Trump still denies Russian hacking; labeled Putin ‘puppet’


The third presidential debate featured the expected fireworks between the candidates – and Republican Donald Trump repeated his claim several times that “I don’t know Putin,” despite his previous statements bragging about a relationship with the Russian strongman.

But the most extraordinary moments came when moderator and Fox News anchor Chris Wallace pressed Trump for specific answers on two critical issues around national security and democracy: the interference of the Russian government in the U.S, presidential election and Trump’s refusal to commit to accepting this year’s election results.

Russian interference in the election:

Democrat Hillary Clinton said this question might be the most important one in the debate. She raised the issue first when Wallace read a quote from one of her speeches on border security – a quote that came from hacked Democratic National Committee emails that have been released by WikiLeaks. In the debate, Clinton used the opening to denounce interference by a foreign power in the presidential election: “What’s really important about WikiLeaks is that the Russian government has engaged in espionage against Americans. They have hacked American websites, American accounts of private people, of institutions.”

A heated exchange followed – which included Clinton claiming Trump would be Putin’s “puppet as president” and Trump firing back, “You’re the puppet!” But throughout, Trump again refused to acknowledge that U.S. government officials have accused the Russian government of orchestrating the hacking attacks – repeating a stance he made in the second debate. Trump on Wednesday night: “She has no idea whether it’s Russia, China, or anybody else. … And our country has no idea.”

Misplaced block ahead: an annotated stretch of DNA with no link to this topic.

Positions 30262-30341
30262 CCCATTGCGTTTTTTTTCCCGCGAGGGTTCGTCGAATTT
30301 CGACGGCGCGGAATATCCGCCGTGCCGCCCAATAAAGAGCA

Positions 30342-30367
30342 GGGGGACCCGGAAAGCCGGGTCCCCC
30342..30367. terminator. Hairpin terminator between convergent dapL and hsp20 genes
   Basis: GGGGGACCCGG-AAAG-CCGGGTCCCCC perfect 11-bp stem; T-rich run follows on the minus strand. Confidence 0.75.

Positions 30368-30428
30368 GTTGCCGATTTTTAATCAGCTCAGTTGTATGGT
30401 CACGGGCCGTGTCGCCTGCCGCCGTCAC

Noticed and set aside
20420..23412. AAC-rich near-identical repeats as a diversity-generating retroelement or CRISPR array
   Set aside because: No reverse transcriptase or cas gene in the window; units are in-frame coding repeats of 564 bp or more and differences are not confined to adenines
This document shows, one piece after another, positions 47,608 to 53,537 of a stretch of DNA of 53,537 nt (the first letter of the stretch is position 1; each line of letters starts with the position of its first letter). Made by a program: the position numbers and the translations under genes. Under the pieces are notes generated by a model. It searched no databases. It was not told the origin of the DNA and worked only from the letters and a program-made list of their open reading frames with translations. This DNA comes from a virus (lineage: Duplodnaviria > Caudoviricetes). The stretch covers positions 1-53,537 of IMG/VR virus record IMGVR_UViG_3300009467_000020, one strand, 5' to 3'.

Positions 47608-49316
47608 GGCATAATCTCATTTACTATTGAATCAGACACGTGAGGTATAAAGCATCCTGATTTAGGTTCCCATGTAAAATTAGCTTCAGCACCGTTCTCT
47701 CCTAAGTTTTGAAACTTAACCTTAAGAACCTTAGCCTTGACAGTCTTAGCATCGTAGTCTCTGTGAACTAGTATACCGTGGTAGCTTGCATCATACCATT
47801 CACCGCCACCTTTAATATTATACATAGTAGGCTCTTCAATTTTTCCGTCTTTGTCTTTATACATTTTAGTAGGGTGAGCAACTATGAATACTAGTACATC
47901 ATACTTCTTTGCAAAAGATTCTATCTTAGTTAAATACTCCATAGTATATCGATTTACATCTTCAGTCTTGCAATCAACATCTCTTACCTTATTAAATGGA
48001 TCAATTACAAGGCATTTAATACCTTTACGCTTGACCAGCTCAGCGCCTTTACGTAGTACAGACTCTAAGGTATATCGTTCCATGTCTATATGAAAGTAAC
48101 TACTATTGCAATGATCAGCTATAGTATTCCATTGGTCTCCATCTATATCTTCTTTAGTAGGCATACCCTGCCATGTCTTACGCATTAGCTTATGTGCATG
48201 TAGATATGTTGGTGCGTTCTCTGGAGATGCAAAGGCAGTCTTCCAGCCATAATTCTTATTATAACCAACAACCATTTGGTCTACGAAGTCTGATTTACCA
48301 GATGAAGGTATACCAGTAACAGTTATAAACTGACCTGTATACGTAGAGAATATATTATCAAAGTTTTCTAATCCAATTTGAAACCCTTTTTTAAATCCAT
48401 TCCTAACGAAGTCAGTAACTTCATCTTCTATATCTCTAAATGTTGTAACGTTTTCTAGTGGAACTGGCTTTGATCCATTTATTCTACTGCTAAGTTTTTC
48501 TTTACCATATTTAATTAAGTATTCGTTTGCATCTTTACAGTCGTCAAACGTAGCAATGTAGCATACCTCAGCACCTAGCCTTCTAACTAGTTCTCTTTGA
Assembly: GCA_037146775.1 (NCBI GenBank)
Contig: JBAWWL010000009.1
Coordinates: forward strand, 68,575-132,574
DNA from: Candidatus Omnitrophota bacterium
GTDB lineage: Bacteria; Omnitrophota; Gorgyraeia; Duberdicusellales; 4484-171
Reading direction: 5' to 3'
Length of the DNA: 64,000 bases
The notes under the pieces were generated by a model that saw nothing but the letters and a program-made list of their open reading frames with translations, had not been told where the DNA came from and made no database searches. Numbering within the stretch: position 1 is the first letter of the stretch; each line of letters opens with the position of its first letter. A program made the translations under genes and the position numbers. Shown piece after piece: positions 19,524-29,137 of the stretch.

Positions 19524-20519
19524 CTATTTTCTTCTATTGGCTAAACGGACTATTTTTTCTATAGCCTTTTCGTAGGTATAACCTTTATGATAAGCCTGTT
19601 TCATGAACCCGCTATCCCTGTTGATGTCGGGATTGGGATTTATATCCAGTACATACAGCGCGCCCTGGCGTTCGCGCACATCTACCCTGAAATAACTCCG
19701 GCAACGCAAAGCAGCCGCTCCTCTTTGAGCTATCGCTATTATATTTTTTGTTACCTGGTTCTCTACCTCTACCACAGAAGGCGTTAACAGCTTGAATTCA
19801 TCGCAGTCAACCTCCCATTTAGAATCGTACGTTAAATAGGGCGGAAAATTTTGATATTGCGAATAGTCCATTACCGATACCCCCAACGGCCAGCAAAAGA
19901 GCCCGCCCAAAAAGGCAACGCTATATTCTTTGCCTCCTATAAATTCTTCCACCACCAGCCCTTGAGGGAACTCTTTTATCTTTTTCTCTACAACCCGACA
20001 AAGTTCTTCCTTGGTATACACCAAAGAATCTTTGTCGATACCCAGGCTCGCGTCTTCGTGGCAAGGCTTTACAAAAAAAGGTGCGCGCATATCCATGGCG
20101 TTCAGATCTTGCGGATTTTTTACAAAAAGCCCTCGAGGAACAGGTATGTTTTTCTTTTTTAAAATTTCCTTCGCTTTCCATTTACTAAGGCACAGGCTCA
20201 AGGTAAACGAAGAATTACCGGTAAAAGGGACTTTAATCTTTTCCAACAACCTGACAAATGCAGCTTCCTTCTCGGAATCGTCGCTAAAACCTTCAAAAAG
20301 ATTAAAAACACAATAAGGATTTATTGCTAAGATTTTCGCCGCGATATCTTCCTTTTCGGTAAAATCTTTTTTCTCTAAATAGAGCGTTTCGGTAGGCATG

Wallace, to his credit, set the record straight: “The top national security officials of this country do believe that Russia has been behind these hacks.” And he pressed the point with Trump: “Even if you don’t know for sure whether they are, do you condemn any interference by Russia in the American election?”

Trump still refused to say that Russia is behind the hacks – but he did say he would condemn interference “by Russia or anybody else.” And then for good measure, he repeated: “I don’t know Putin.”

Undermining American democracy: